11) He's married to a former cheerleader and may have two kids.

North Korean media revealed in July that he was married to Ri Sol Ju -- a former cheerleader and singer -- but no one knows exactly when they were married, according to NBC News.

(AP Photo/Korean Central News Agency via Korea News Service, File)

12) Jong Un lived out a childhood fantasy when former Chicago Bulls star Dennis Rodman visited.

Everyone in the family is apparently a huge Chicago Bulls fans.

(Photo courtesy of VICE)

13) But recently, things haven't been going so well.

In 2013 he was reportedly the target of an assassination attempt. South Korean intelligence believes the young leader was targeted by "disgruntled people inside the North" after he demoted a four-star general, which resulted in a power struggle.

(Photo courtesy: DPRK)

14) Jong Un has continued to be belligerent with South Korea and the West throughout his rule in hopes of bolstering his authority.

North Korea has continued to test ballistic missiles and nuclear devices under Jong Un's rule, despite the threat of sanctions. In 2012, the country launched its first satellite into space. And since Jong Un has taken over, the country has continued to push ahead with its construction of ballistic and nuclear weapons.

(AP Photo/Ahn Young-joon)

15) Jong Un's belligerence reached a peak in 2016.

On January 5, North Korea conducted its fourth-ever nuclear test and its second under Jong Un. Pyongyang claims the test was a miniaturized hydrogen bomb.

(AP Photo/Wong Maye-E, File)

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"Considering the sanctions name Kim Jong Un, the reaction from Pyongyang will be epic," Michael Madden an expert on North Korean leadership told Reuters. "There will be numerous official and state media denunciations, which will target the U.S. and Seoul, and the wording will be vituperative and blistering."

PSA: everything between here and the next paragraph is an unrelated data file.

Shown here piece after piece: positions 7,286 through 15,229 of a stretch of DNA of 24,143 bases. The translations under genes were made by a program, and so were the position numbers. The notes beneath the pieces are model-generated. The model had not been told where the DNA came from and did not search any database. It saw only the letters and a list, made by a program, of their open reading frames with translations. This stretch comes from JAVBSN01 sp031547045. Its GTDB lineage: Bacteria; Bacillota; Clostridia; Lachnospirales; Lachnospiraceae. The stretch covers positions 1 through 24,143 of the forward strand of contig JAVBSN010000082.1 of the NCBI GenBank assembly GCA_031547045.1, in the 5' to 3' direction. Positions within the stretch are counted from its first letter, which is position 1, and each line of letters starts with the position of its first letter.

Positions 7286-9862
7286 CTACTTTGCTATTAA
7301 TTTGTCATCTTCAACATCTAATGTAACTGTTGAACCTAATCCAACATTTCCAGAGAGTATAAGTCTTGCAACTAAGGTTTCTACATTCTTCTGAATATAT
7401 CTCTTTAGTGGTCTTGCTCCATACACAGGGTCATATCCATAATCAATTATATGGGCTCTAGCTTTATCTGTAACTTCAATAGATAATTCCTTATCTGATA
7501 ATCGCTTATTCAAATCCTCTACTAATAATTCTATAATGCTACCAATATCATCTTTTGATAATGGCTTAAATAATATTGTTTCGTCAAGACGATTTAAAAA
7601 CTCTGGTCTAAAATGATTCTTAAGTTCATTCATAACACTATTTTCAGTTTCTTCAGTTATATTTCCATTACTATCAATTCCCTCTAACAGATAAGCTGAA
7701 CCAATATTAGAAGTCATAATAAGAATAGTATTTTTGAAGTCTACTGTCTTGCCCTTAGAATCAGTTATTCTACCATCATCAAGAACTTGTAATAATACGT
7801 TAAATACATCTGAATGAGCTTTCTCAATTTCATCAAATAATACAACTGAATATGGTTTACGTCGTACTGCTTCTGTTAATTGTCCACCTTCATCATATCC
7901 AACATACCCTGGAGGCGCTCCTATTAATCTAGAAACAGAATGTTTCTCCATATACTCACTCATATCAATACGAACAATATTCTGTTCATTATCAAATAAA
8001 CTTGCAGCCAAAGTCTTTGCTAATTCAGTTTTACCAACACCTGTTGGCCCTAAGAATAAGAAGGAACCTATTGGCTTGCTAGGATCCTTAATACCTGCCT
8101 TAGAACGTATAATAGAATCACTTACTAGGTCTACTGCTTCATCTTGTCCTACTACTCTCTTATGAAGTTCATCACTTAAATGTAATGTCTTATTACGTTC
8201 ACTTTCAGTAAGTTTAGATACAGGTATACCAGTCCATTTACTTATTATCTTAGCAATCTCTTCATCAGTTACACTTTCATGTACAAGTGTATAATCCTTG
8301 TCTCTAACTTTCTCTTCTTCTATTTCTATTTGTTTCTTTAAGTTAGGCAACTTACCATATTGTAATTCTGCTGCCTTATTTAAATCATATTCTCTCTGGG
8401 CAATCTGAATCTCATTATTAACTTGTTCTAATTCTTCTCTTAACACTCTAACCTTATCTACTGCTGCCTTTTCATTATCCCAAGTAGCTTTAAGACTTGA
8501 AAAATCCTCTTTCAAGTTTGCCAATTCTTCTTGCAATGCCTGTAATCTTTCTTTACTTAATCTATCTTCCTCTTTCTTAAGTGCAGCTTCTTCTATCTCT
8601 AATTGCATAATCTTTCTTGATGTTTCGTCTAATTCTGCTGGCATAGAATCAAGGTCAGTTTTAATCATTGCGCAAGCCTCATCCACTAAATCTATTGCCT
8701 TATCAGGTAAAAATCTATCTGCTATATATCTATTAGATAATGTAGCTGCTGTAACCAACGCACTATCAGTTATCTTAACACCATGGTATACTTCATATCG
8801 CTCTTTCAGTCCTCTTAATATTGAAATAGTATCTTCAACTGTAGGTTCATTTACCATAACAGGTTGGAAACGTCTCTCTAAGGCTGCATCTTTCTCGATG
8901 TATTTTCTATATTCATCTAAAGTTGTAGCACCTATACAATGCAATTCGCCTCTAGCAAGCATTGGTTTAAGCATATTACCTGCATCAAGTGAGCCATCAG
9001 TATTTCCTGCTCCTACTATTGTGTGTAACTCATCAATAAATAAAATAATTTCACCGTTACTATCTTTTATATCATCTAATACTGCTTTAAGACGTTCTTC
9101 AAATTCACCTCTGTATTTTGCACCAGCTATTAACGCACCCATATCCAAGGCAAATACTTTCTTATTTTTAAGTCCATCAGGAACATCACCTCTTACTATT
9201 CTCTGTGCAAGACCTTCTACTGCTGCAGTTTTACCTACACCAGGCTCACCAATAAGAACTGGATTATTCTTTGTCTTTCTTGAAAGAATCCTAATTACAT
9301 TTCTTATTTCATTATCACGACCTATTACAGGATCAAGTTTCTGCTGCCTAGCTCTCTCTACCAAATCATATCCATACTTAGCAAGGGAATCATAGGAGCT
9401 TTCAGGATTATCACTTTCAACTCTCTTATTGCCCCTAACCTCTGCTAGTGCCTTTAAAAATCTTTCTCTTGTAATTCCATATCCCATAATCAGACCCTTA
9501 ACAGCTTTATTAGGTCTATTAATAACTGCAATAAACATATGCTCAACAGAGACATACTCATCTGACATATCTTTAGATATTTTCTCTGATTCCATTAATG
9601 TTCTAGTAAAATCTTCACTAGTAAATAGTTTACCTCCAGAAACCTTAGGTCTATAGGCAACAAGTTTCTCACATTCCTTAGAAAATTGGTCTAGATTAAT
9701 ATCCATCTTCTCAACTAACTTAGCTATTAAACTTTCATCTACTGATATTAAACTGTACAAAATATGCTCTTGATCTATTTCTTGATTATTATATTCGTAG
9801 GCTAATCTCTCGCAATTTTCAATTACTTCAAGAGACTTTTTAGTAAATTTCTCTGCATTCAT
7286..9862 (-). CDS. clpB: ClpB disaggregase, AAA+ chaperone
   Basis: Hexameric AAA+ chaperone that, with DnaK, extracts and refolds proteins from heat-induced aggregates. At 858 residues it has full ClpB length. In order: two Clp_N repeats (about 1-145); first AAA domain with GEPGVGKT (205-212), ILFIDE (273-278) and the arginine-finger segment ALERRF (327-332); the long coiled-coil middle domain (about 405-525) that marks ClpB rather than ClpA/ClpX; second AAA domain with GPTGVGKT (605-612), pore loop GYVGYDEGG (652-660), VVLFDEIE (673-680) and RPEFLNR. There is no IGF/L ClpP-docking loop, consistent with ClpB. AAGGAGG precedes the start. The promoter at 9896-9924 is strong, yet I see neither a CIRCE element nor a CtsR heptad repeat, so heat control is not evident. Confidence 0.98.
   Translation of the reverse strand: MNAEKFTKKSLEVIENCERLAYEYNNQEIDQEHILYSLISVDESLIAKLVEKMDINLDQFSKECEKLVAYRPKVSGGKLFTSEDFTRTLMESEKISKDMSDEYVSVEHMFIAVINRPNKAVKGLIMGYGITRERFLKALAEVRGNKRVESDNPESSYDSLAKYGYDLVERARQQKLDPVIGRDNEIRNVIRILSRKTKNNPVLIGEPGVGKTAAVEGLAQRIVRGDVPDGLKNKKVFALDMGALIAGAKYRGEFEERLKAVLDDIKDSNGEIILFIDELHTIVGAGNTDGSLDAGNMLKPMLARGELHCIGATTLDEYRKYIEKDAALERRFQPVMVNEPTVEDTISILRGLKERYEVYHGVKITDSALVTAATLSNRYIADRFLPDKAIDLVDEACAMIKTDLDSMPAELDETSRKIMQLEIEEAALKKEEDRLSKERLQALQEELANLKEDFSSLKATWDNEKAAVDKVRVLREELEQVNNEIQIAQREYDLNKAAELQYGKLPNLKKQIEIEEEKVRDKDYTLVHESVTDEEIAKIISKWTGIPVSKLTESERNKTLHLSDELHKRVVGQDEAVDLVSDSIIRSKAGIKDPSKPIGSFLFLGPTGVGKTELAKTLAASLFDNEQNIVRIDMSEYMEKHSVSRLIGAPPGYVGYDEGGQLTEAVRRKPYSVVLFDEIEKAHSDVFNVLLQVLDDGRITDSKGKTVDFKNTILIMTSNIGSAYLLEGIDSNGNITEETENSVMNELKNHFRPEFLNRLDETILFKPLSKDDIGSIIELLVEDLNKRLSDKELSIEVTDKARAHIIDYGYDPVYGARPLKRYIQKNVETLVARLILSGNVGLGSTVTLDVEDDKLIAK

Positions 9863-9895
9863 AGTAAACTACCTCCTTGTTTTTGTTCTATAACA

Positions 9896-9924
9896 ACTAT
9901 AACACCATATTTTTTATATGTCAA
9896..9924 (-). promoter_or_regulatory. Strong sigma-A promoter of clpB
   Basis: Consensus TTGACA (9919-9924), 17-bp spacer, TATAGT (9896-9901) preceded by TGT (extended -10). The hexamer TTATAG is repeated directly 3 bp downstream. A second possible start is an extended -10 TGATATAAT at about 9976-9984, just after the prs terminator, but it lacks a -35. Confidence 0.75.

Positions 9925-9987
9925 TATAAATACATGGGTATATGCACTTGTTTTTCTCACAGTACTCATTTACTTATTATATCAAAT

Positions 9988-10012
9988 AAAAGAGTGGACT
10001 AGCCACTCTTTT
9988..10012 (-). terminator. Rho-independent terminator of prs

Here's some of the offenses outlined in the US Treasury Department statement:

The Ministry of State Security engages in torture and inhumane treatment of detainees during interrogation and in detention centers. This inhumane treatment includes beatings, forced starvation, sexual assault, forced abortions, and infanticide.

According to the State Department report, the ministry is the lead agency investigating political crimes and administering the country's network of political prison camps, which hold an estimated 80,000 to 120,000 people, including children and other family members of the accused. In addition, the Ministry of State Security's Prisons Bureau is responsible for the management and control of political prisoners and their confinement facilities throughout North Korea.

The Ministry of People's Security operates a network of police stations and interrogation detention centers, including labor camps, throughout North Korea. During interrogations, suspects are systematically degraded, intimidated, and tortured.

The Ministry of People's Security's Correctional Bureau supervises labor camps (kyohwaso) and other detention facilities, where human rights abuses occur such as those involving torture, execution, rape, starvation, forced labor, and lack of medical care. The State Department report cites defectors who have regularly reported that the ministry uses torture and other forms of abuse to extract confessions, including techniques involving sexual violence, hanging individuals from the ceiling for extended periods of time, prolonged periods of exposure, and severe beatings.

UN Secretary-General Ban Ki-moon and US Secretary of State John Kerry called on China to urge North Korea to cooperate on human rights standards.

"China's engagement is critical," Kerry said during a news conference while visiting Kiev. Kerry also added that the US is "ready and prepared" to return to discussions of North Korea abandoning its nuclear weapons program.